May 16, 2017
What if there was a medication that could treat not just one, but three devastating diseases: leukemia, Alzheimer’s, and Parkinson’s? Researchers at Georgetown University Medical Center are hopeful that nilotinib fits the bill. Presently approved to be used in people that have one kind of leukemia, a small trial is producing great excitement in its promising results to clear the brain of toxic proteins and aid those with Parkinson’s disease and dementia.
Georgetown’s medical director of the translational neurotherapeutics program, Fernando Pagan, explains it this way: “Our drug goes into the cells to turn on that garbage disposal mechanism. And if we’re able to degrade these proteins, we could potentially stop the progression of this disorder.”
Due to the encouraging results of the small trial, a larger, more in-depth trial involving 75 patients with Parkinson’s and 42 patients with Alzheimer’s disease is underway. Hopefully these results will be equally as exciting, but regardless, the many years of research that have gone into evaluating nilotinib as well as other new possible developments are helping pave the way towards practical treatment plans, or even an eventual cure.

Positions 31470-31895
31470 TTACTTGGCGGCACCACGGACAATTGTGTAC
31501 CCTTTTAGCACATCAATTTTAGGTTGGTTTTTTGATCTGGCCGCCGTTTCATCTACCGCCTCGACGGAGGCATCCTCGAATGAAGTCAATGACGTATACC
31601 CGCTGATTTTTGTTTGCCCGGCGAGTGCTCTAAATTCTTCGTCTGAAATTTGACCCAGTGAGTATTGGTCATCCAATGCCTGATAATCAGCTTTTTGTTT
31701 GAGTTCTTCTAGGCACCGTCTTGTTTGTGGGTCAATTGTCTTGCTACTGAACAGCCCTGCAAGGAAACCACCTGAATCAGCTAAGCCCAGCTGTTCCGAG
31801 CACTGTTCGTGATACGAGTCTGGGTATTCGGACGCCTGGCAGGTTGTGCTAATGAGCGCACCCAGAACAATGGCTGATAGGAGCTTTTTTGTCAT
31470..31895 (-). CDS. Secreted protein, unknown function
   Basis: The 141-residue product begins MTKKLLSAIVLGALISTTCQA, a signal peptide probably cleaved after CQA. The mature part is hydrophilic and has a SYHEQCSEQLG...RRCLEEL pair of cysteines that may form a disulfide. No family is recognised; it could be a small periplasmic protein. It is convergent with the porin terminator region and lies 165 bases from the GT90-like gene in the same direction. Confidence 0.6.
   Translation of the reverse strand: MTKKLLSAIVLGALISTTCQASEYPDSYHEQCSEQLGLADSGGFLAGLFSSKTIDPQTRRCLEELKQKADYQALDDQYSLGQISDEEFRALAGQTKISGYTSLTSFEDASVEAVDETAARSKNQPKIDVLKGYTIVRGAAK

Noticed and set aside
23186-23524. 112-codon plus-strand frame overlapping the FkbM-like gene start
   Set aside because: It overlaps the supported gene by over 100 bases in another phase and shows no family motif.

Trials on mice with Parkinson’s disease have been encouraging, with the disease actually being cured in the mice. It has likewise proven effective in a small number of human tests in those with Parkinson’s and dementia, for which there currently is not a treatment available to stop or even slow the progression of the diseases. For patients in the first testing phase, improvements in mobility and speech were noted, as well as improvement in a variety of other areas.
The next phase of the study has already begun by currently enrolling new patients with Parkinson’s or Alzheimer’s disease. This phase is anticipated to be completed in about a year. More details concerning the upcoming Alzheimer’s study are available here, and details about the Parkinson’s study can be found here.
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